One part of Peter’s Unified Theory of Japan™ is that the country follows behind the West socially, taking its cues from the U.S. and Europe only after new ideas have been thoroughly tested. Everything from laws against sekuhara (sexual harassment) in the workplace to allowing people to legally remove brain-dead family members from life support started in the West then filtered over to Japan some years later. Japan’s conservatism is nowhere more prevalent than in its elections, and there are many laws that strictly regulate how elections are managed, including how early a candidate is allowed to sit outside your window in a loudspeaker car shouting I AM YAMADA, I WILL WORK HARD FOR YOU, PLEASE SUPPORT ME ON ELECTION DAY. Newfangled technologies like Twitter, Facebook or even email are strictly forbidden from being used in the weeks before an election, as each communication from a candidate is considered a printed pamphlet, which are also regulated by election rules. Happily, though, it looks like this is finally about to change, thanks to a law allowing use of social media in elections that’s currently being debated in the Japanese Diet. Modernizing Japan’s elections would change the dynamics of politics in favor or younger voters, allowing geriatric politicians with memories of WWII to hopefully fade away more quickly. Last night I caught a TV show on the subject, which carefully explained to viewers how Twitter worked, including explaining the company’s “verified user” program which ensures the person you think is your candidate is really him. With any luck, Japanese elections could enter the 21st century only a decade or so behind the rest of the world.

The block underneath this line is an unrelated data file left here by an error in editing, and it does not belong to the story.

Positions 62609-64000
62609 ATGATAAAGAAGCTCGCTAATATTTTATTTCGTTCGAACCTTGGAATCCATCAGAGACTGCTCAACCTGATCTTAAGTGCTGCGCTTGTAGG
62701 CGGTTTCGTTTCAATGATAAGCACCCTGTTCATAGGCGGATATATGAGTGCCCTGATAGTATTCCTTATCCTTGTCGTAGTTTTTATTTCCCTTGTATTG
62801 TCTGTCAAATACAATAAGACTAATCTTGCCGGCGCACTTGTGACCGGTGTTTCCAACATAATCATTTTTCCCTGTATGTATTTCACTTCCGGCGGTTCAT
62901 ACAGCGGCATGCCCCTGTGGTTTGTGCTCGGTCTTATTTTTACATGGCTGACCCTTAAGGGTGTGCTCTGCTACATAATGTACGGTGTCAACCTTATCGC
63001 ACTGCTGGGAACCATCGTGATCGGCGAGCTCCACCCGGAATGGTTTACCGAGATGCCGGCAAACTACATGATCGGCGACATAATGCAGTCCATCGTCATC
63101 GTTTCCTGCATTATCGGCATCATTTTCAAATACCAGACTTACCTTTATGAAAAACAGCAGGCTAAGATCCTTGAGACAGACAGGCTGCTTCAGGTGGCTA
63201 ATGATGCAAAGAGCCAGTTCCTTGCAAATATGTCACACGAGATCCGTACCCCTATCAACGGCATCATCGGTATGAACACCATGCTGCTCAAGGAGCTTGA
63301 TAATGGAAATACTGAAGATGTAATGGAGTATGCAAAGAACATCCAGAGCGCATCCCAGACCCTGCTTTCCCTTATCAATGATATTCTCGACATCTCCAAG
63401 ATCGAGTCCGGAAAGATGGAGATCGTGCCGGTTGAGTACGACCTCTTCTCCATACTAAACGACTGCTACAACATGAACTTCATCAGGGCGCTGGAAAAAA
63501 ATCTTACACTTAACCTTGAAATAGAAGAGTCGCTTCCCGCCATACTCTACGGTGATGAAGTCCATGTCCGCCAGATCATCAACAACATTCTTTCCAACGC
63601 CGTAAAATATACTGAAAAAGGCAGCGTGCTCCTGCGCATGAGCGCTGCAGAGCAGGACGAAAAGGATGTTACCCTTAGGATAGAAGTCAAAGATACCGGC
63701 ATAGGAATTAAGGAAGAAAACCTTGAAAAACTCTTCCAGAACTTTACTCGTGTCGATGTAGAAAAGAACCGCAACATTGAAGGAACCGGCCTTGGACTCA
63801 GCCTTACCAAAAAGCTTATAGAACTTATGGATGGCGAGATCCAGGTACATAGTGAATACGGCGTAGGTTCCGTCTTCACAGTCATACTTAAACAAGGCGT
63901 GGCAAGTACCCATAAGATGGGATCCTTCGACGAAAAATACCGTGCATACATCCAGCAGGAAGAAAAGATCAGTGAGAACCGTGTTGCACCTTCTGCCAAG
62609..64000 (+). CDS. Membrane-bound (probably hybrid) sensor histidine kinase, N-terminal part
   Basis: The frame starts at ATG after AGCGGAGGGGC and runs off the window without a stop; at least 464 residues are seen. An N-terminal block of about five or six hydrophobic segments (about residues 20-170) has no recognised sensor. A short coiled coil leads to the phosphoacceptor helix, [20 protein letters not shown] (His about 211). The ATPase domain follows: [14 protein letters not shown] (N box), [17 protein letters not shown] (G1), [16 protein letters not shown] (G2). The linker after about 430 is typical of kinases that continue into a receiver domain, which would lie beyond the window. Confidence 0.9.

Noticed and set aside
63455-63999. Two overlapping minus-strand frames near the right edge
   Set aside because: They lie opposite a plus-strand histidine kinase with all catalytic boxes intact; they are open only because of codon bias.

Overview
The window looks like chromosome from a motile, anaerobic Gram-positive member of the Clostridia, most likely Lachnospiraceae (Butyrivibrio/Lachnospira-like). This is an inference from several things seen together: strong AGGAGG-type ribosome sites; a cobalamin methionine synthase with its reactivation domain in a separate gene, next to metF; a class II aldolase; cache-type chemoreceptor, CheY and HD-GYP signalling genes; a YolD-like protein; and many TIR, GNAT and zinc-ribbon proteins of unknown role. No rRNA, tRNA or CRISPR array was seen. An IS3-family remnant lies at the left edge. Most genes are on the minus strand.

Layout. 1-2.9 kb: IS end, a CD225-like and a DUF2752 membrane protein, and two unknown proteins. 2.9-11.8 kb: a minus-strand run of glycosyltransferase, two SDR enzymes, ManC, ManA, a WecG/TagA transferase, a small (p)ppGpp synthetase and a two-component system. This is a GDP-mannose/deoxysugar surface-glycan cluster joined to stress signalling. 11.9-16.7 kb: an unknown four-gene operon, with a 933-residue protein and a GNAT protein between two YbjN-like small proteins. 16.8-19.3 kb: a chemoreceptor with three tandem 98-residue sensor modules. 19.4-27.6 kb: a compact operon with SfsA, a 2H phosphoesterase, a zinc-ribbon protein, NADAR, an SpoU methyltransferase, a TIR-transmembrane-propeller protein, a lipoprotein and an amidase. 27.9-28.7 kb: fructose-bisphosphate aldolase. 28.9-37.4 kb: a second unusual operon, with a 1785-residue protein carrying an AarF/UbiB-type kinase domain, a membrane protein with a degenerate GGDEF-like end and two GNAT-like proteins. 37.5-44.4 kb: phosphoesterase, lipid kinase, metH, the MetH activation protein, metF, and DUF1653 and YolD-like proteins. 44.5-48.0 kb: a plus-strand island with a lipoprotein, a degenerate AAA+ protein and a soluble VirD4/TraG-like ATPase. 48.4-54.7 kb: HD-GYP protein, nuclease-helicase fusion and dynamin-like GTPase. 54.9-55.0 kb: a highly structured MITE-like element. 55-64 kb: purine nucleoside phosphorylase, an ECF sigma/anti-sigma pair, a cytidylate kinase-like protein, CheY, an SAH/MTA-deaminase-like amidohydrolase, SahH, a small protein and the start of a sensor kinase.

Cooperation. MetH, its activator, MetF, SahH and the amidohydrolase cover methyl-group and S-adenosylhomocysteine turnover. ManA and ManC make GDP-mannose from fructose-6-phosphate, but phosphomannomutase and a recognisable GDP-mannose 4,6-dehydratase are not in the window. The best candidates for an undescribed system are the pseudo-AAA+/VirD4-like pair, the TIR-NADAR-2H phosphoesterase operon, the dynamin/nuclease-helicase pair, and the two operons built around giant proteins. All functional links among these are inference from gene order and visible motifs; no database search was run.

The ban on Internet use during elections might be ending.